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Hancock moots joint commissioning of public health nursing services

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Joint commissioning could be the way forward for public health services including health visiting and school nursing, according to the secretary of state for health and social care.

Matt Hancock told MPs on the health and social care committee that joint commissioning of these key preventative services was “often the best way forward”.

“In many parts of the country there is now joint commissioning of those services”

Matt Hancock

His comments come after the recently-published long-term plan for the NHS in England pledged to look again at commissioning arrangements for sexual health, health visiting and school nursing – currently the responsibility of local councils.

The plan said the government would consider whether there was “a stronger role for the NHS” in commissioning these services.

The move follows concern about falling numbers of health visitor and school nurses and unmanageable caseloads.

Meanwhile, sexual health services have been struggling to cope with demand with some sexually transmitted infections on the rise.

Mr Hancock said it was right to look again at commissioning arrangements and confirmed there were “potentially some structural changes around the boundary between public health and NHS-provided services”.

“I think it is right that the broad public health budget is held by local authorities because of the links to other local authority functions not least social care – both children’s and adult – and housing, which is very important,” he said.

However, Mr Hancock said services like sexual health and health visiting were “at the boundary” and were “actually much closer to the NHS”.

“In fact, most sexual health service money that goes through the department to local authorities then gets procured back into NHS services,” he said. “So, it does seem sensible to look at the commissioning of those services.”

However, he said this did not necessarily mean responsibility for health visiting, school nursing and sexual health returning to the NHS.

“In many parts of the country there is now joint commissioning of those services and often that’s the best way forward,” he told MPs on Monday afternoon, as part of the committee’s inquiry into the new NHS Long Term Plan.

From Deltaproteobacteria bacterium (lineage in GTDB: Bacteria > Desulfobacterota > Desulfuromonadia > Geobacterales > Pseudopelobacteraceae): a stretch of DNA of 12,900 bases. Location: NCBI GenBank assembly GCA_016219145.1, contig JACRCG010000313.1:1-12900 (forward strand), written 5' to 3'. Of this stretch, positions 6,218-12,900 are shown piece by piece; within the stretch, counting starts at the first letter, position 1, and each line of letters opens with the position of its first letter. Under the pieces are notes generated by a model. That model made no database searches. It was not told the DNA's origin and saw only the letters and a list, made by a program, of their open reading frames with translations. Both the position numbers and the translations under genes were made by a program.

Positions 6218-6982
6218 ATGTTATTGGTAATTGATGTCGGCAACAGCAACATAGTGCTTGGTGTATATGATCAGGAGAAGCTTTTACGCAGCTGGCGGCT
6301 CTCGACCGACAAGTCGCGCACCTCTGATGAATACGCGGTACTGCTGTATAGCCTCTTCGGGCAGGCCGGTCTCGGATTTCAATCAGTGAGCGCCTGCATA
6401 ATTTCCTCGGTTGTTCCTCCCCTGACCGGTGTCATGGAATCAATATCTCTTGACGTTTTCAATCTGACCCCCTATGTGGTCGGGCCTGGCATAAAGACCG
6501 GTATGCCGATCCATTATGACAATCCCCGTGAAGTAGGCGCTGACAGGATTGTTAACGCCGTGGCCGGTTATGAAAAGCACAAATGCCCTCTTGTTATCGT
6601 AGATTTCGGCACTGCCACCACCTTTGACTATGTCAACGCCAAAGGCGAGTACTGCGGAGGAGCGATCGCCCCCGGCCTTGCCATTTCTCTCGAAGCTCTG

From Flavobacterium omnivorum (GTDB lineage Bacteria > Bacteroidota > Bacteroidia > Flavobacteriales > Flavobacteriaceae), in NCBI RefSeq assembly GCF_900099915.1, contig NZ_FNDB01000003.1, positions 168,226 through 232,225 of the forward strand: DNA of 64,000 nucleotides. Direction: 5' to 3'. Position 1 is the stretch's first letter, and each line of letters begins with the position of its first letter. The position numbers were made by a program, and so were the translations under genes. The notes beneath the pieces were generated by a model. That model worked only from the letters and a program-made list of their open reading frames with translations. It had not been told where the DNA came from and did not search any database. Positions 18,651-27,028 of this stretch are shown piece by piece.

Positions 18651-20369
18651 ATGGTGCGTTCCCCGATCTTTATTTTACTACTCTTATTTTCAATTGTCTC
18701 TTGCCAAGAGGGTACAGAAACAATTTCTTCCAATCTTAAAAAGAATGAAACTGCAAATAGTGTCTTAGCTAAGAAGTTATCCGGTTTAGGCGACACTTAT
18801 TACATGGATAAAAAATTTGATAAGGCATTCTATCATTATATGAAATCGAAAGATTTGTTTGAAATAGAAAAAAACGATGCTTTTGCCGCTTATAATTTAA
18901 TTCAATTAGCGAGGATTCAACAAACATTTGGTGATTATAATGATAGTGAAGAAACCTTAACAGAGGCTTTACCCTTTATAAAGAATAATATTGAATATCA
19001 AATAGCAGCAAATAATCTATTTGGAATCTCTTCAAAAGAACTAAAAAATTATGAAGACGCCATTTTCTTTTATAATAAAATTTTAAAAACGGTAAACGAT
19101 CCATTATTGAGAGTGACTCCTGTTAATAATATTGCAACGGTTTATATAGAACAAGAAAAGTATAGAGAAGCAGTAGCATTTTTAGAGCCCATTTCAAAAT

“Hence, instead of saying that we’d move that back inside the NHS boundary, we’re looking at the detail of how this is best commissioned,” said the health secretary.

He was asked about whether the commissioning of drug and alcohol services, which also come under local authorities’ public health remit, should be subject to the same scrutiny.

However, he said these were more closely linked to the day-to-day work of councils.

“Drug and alcohol services we think are more closely aligned with core local authority activity and so the benefits of their commissioning directly through local authorities are more clear. They are much more rarely commissioned straight back into the NHS,” he told the committee.

“This is a discussion we’re going to be having with government obviously”

Simon Stevens

During the session Mr Hancock was quizzed on the logic of cutting public health funding in 2019-20 – with a £85m in cuts announced at the end of last year – given the long-term plan’s emphasis on prevention.

He responded that funding levels had been set a while ago. “The public health budget was set in 2015 and so the changes from this year to next year are simply that playing out,” he stated.

When asked if cuts to public health funding in recent years had been a mistake, he said “it was the right the decision at the time”.

“Now the right decision is to increase focus on prevention right across the NHS budget,” he added.

Spending on public health going forward will be decided at the next spending review in the autumn and MPs were keen to know if funding levels would increase.

“This is a discussion we’re going to be having with government obviously as part of the spending review process,” said Simon Stevens, chief executive of NHS England.

“But what we have done in the long-term plan is both underline the importance of the contribution local authorities make to prevention more generally and show how the NHS will be stepping up and doing what only the NHS can do,” he said.

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